Of the 20,000 Divine Directions that were compiled for the current edition of the Osashizu, only four were actually delivered by Oyasama:

The remaining passages from the Divine Directions were all delivered through Izo Iburi. Although some transcripts of Oyasama's oral pronouncements exist (such as Bunmonki and Oyasama o-kotoba that were recorded by Ihachiro Yamada), they are not considered Scripture.

Years as covered by volume

  • Volume 1 (January 4, 1887–1890)
  • Volume 2 (1891–1892)
  • Volume 3 (1893–1895)
  • Volume 4 (1896–1899)
  • Volume 5 (1900–1901)
  • Volume 6 (1902–June 9, 1907)
  • Volume 7 (supplemental volume)

Common misconceptions/Transcribing the Divine Directions

This section contains translated material that has not yet been subjected to peer-review to check for accuracy and clarity. While the translator(s) have given their best effort to render Japanese text into English, we would like readers to keep in mind that the present translation may require further revising and refining. Any input to improve the present translation is greatly welcomed.

Translator(s): Roy Forbes

The three index volumes for the Osashizu.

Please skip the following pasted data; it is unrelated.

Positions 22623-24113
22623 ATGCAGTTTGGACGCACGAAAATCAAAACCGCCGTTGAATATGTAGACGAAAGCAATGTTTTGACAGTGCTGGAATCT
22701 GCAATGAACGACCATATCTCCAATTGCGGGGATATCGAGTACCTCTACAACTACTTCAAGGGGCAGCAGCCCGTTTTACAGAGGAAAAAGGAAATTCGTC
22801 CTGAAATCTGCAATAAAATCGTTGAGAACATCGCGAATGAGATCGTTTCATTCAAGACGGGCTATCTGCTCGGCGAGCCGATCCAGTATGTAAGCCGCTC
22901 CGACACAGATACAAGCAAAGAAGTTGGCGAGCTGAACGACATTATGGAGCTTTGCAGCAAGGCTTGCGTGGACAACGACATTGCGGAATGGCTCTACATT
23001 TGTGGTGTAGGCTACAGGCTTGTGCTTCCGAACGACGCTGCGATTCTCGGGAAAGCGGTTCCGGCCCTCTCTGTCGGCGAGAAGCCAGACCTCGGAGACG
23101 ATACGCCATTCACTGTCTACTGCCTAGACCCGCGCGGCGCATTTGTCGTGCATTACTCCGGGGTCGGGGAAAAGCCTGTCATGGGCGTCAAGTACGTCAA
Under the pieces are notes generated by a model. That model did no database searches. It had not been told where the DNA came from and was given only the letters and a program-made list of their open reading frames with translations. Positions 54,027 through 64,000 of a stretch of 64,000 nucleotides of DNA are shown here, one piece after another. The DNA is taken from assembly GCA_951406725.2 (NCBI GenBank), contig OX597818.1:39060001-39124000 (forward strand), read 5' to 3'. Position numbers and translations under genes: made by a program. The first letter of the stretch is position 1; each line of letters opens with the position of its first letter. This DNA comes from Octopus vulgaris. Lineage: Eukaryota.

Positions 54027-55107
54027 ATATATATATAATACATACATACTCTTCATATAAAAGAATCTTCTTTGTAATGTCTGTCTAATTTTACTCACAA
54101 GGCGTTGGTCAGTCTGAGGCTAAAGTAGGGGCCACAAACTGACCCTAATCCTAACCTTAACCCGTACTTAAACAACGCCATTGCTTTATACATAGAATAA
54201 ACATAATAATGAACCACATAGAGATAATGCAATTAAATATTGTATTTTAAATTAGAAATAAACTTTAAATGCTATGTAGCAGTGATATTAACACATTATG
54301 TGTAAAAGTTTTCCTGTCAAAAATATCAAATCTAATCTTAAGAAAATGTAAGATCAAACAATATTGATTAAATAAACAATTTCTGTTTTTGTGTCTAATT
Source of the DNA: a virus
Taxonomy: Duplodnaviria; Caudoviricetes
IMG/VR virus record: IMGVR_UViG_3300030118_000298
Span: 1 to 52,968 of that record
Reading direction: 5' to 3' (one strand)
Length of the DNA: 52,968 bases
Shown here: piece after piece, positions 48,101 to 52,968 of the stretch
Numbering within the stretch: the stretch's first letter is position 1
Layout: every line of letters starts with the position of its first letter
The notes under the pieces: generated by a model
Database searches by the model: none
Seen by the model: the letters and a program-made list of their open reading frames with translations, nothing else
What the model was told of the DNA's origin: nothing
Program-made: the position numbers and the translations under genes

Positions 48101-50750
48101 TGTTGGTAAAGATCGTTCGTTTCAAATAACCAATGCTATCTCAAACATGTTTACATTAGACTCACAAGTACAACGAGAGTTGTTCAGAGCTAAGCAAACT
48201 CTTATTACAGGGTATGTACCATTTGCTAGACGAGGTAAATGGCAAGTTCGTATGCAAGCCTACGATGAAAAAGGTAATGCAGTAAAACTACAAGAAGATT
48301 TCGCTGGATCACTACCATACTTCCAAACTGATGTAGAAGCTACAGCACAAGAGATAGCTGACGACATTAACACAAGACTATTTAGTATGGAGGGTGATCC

Since the seven-volume Osashizu is often placed with the three-volume index (Osashizu sakuin) some people mistake that the Osashizu consists of ten volumes.

A more common misconception regarding the Osashizu is that it was physically written by Oyasama and/or Izo Iburi. The Osashizu is actually a written record of oral revelation. The following passages by Eitaro Imamura help clear up this matter:

"Needless to say, the Divine Directions were recorded by writing brush as God's instructions were delivered through the lips of the Honseki (Izo Iburi). Unlike the Ofudesaki, it is not a Scripture that was directly written by God. And on top of this, the Divine Directions were transcribed by writing brush on rough rice paper. There were no tape recorders like we have today, and scribes who were in charge with transcribing God's words were not necessarily knowledgeable in shorthand techniques. Scribes simply transcribed quickly as God spoke. There were times when God the Parent was in extreme haste to get the message across. It would be natural for the Divine Directions to be delivered at a much faster pace in such cases. I am sure that even at a normal pace, it is nearly impossible to completely transcribe everything we say without missing a word or two. We can only imagine how even more it difficult was for our forebears, who were not very used to the exercise in the first place, to record what was said by writing brush. I always feel that just the fact we have what we have is an accomplishment that approaches a miracle.